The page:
For this reason, it appears as though Utica is not what Chesapeake Energy imagined it would be in its business model. Chesapeake holds more than one million acres in the Utica shale project.
Chesapeake Energy closed on June 2, 2014 at $29.31 up 2.05% from last week's close. The stock is currently trading at 23x its trailing-twelve-months EPS. The EPS in Q1 2014 was $0.59 and the expected EPS for 2014 is $2 if the current level of EPS is maintained.
Lower gas prices could bring down the EPS up to $1.5. The P/E multiple of 23x is quite high especially considering the dimming growth potential for Chesapeake for the near-term future. This means that, Chesapeake could be potentially overvalued.
At the current price of about $29 per share, Chesapeake is just shy of its 52-week high of $30.48, and is within touching distance of its multi-year high of about $35 per share. This comes after a difficult campaign starting in 2012, through mid-2013.
The year 2014 has been exceptional compared with 2012 and 2013, as the stock has enjoyed some premium valuation, which I believe has been largely due to the progress made over the last two years in the divesting program in bid to fixing the company's balance sheet problems.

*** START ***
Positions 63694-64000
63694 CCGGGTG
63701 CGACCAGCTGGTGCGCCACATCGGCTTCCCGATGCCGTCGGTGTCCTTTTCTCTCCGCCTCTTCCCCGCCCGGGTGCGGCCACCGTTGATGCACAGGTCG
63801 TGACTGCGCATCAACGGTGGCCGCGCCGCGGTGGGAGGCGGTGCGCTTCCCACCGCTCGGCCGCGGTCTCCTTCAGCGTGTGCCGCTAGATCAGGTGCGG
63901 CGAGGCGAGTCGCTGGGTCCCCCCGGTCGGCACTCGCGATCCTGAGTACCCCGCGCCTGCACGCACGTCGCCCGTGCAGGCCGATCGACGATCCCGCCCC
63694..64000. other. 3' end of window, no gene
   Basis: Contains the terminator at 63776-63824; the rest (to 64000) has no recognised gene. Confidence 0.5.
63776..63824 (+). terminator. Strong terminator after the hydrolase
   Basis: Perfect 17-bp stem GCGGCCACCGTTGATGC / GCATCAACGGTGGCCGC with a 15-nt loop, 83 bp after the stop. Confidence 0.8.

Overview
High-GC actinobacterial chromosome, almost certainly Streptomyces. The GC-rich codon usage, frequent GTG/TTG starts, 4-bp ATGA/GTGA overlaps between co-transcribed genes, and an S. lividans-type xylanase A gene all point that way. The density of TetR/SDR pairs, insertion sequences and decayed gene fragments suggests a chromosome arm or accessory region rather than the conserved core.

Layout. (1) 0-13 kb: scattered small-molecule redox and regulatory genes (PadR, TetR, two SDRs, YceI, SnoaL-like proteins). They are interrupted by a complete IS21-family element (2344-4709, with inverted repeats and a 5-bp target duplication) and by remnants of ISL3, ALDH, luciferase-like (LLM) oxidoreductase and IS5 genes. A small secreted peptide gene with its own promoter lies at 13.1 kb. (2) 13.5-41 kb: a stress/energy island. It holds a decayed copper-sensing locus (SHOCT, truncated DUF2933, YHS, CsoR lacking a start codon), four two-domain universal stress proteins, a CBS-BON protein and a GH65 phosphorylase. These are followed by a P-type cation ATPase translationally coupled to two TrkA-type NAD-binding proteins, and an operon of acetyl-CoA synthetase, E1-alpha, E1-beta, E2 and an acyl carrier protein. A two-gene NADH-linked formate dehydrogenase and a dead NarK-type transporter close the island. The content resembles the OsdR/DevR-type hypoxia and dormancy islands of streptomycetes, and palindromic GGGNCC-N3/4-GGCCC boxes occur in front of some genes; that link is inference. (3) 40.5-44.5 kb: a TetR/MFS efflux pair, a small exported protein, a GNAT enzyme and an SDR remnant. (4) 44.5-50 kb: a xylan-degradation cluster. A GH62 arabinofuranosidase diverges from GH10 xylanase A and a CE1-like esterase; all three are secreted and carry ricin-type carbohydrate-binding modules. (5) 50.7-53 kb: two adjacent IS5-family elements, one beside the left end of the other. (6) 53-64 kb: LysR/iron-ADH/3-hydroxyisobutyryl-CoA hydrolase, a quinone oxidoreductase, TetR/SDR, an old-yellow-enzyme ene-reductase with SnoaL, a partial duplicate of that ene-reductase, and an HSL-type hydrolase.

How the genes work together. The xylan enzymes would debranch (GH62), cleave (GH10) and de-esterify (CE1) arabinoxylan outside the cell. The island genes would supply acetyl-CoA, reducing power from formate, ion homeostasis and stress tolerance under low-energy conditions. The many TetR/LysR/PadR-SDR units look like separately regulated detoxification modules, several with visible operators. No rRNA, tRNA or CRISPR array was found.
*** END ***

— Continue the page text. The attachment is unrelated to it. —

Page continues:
According to analysts the P/E levels are expected to reduce to 12x levels for a maximum price target of $24 in 2014. Note that $24 per share represents approximately 18% downside on the current price of $29. Any downside in EPS growth could bring down price to $18 per share, which means there is a potential 37% downside.
Now, without considering the impact of the current asset sales, Chesapeake Energy's production growth rate is almost flat while the project pipeline fails to envisage investment for new appraisals. This dims the company's growth prospects.
Many would argue that the company is selling its non-core assets to concentrate on maximizing on its yielding projects. However, from another point of view, the company's business model is almost changing from oil & gas producer to a real-estate agent.
While I agree that diversification is crucial for the company considering the unpredictable gas prices, I believe Chesapeake is an oil & gas production company; that is its foundation and changing it could be harmful to its long-term growth.
This is why I believe that at the current price of $29, and with no clear growth plans, Chesapeake could have rallied a little too far above its true valuation.